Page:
Here is something that you may not have noticed about the Pittsburgh Steelers’ roster this year, and about their game-day active list on Monday night against the Redskins: not only did three players from the 2015 practice squad make the team in 2016, all of them participated in the season opener.
There tends to be a variety of opinions about what the practice squad is really about. There are those who believe that it is the closest thing that the NFL has to a paid minor-league system, where they are able to have 10 players who are able to participate in the team-development portions of their journey, but not in games.
For those who take this view, they see the practice squad in large part as a developmental phase, where it should be anticipated that those who serve time there will improve over the span of a year or two and become roster-worthy participants.
In practice, however, the practice squad is really just as it is named, a squad of players who help the 53-man roster prepare for their upcoming opponents in practice, whether it is simply having a body to take reps against, or actively emulating a future opponent.
I’m not sure how the Steelers compare to other teams around the league, but they have had their fair share of success over the years in developing players from the practice squad, most notably players like Steve McLendon, Doug Legursky, and Isaac Redman. Oh, and James Harrison.
Of the current roster among players who are in at least their second season, Anthony Chickillo, Chris Hubbard, and, oh yeah, starting left tackle Alejandro Villanueva all spent all or a portion of their first season with the team on the practice squad.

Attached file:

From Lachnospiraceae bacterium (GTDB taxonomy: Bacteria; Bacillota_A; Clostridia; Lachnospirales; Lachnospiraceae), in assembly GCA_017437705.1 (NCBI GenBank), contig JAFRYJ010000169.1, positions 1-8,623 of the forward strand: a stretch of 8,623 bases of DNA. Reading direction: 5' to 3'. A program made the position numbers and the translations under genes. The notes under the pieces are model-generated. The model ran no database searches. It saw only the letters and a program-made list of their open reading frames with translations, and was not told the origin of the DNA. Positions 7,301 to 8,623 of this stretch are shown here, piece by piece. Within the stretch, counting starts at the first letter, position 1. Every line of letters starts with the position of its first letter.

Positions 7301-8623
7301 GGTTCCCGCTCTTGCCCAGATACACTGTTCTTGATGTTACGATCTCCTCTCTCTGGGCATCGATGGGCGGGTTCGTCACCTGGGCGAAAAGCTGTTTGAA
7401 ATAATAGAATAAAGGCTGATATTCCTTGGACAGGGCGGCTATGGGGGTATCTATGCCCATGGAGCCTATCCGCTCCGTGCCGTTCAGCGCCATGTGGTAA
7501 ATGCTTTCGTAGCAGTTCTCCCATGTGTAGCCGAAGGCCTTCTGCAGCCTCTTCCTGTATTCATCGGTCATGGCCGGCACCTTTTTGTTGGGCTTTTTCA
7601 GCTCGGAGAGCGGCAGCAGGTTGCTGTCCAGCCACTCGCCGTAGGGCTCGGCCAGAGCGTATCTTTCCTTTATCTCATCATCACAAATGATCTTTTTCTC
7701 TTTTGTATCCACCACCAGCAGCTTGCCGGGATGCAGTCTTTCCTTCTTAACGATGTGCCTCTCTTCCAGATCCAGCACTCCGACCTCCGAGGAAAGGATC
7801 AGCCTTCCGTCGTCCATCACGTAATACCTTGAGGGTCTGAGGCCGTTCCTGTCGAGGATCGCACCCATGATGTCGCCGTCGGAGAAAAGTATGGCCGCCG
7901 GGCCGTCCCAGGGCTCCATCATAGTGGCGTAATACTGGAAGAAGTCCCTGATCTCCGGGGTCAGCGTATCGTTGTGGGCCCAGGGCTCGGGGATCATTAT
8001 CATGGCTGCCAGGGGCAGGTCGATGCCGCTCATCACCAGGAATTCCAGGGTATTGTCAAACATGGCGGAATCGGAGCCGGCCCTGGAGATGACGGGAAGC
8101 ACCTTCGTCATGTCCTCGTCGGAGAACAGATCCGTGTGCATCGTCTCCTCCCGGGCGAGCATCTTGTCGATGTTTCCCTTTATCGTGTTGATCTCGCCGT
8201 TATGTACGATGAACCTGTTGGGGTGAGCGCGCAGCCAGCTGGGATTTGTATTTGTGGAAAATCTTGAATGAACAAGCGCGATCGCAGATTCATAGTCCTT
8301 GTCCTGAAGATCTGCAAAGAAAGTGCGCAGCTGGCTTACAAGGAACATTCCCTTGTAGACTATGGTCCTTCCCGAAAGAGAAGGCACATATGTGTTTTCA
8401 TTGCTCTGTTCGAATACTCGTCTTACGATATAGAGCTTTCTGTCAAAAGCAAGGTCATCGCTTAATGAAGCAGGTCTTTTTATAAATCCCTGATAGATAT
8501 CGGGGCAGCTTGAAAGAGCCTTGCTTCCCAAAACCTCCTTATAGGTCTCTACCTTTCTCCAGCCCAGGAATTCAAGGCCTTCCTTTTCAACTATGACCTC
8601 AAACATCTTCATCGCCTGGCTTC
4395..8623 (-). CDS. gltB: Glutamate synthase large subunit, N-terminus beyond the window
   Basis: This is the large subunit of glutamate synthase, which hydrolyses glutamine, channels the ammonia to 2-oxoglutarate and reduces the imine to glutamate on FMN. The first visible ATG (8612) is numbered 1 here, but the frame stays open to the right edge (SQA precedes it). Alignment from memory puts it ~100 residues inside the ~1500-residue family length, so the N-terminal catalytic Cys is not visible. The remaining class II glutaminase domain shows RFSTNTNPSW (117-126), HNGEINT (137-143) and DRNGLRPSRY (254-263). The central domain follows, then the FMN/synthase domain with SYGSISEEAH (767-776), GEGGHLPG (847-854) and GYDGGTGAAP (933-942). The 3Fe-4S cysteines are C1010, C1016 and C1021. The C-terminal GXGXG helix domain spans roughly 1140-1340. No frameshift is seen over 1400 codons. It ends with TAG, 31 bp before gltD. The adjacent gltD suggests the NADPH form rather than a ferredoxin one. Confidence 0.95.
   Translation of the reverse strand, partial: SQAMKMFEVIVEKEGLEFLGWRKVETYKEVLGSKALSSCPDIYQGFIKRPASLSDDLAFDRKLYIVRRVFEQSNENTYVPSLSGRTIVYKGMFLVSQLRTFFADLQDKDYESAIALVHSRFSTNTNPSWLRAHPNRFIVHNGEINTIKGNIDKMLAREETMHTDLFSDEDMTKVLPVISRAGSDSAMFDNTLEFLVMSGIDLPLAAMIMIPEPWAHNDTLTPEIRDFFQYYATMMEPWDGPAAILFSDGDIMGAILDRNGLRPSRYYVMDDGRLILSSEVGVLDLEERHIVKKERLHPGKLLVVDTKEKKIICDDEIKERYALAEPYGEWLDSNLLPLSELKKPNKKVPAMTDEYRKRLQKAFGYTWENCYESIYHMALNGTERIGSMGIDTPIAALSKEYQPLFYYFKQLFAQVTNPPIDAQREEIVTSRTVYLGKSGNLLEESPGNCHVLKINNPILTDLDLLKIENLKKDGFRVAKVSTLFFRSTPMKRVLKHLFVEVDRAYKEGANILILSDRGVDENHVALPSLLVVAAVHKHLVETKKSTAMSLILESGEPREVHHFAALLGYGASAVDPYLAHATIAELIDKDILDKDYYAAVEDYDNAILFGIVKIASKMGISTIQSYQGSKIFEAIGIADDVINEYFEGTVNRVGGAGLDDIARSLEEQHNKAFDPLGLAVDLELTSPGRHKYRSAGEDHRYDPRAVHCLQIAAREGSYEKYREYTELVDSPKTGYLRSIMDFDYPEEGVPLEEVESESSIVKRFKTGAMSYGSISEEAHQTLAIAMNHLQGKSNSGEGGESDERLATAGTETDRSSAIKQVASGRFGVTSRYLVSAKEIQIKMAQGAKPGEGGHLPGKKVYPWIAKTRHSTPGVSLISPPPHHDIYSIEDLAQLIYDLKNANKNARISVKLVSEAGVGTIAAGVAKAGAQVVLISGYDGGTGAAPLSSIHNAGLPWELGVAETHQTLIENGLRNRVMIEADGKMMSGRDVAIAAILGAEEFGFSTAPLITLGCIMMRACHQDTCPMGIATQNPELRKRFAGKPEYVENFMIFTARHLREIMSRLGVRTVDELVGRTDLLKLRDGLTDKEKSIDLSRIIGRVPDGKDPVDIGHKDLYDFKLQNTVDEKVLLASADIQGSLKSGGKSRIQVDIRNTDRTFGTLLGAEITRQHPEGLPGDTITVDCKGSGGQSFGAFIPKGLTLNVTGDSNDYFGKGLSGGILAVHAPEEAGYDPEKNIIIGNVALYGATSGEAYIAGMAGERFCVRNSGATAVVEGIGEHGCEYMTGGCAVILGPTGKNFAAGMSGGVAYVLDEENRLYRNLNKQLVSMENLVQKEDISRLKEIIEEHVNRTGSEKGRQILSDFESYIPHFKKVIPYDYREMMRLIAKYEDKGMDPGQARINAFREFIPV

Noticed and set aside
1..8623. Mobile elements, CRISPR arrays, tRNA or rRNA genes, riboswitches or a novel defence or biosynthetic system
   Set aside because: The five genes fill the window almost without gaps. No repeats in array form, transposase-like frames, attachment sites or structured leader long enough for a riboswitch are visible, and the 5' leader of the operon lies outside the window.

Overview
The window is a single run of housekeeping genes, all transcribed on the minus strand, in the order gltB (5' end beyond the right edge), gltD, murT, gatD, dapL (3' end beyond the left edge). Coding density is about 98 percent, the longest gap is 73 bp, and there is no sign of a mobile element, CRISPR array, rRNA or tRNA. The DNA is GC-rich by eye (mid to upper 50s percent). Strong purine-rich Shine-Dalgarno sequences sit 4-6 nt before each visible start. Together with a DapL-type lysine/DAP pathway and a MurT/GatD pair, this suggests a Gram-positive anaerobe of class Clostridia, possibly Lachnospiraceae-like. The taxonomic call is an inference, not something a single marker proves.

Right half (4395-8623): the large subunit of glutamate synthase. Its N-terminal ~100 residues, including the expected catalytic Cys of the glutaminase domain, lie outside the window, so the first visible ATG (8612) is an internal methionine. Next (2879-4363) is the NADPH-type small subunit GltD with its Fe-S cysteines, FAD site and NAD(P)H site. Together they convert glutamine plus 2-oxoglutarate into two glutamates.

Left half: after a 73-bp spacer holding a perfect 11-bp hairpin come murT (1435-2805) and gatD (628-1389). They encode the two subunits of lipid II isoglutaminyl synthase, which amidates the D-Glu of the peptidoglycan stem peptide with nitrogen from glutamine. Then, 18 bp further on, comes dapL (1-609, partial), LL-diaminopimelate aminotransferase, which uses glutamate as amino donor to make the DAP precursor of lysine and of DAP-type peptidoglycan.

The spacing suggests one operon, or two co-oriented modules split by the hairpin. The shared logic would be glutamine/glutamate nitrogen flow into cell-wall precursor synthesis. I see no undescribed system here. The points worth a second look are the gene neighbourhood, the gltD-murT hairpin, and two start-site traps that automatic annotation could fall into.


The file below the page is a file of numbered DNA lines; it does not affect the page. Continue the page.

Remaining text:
This group of three players was joined by three more in 2016 when Jordan Dangerfield, B.J. Finney, and Xavier Grimble made the 53-man roster. Dangerfield and Grimble were on the practice squad for the entire 2015 season. Finney likely would have been as well had he not suffered an injury in the final preseason game. The Steelers paid him a roster-equivalent salary by the end of the year to make sure he stayed put.
Finney was used as a wedge man on the Steelers’ kick return unit, a unit that obviously proved to be obsolete at least for that night, with every kick producing a touchback. Dangerfield saw nine snaps, of which I believe the majority were on kick coverage units.
Grimble did not log time on special teams—though he did in the preseason—but he did see 16 snaps on the offensive side of the ball, of which I detailed earlier in the day. In fact, he was used more than I expected that they would, and I even wondered if the Steelers would use an extra tackle instead of the first-year tight end in a 13 personnel grouping.
If you’re wondering why players like Fitzgerald Toussaint and L.J. Fort, both of whom spent the majority of the 2015 season on the practice squad, were left off the list, the reasons are two-fold. They both finished the year on the 53-man roster, and, more importantly, they both had accrued seasons with other teams
The focus here is on players who made the graduation from practice squad player to 53-man roster, this season, in Pittsburgh, for the first time. These are the players you could argue that the Steelers ‘developed’.
So this is for those of you who view the practice squad as a developmental tool. You’ve got three more players who graduated this season—although some of their roster spots may prove to be temporary.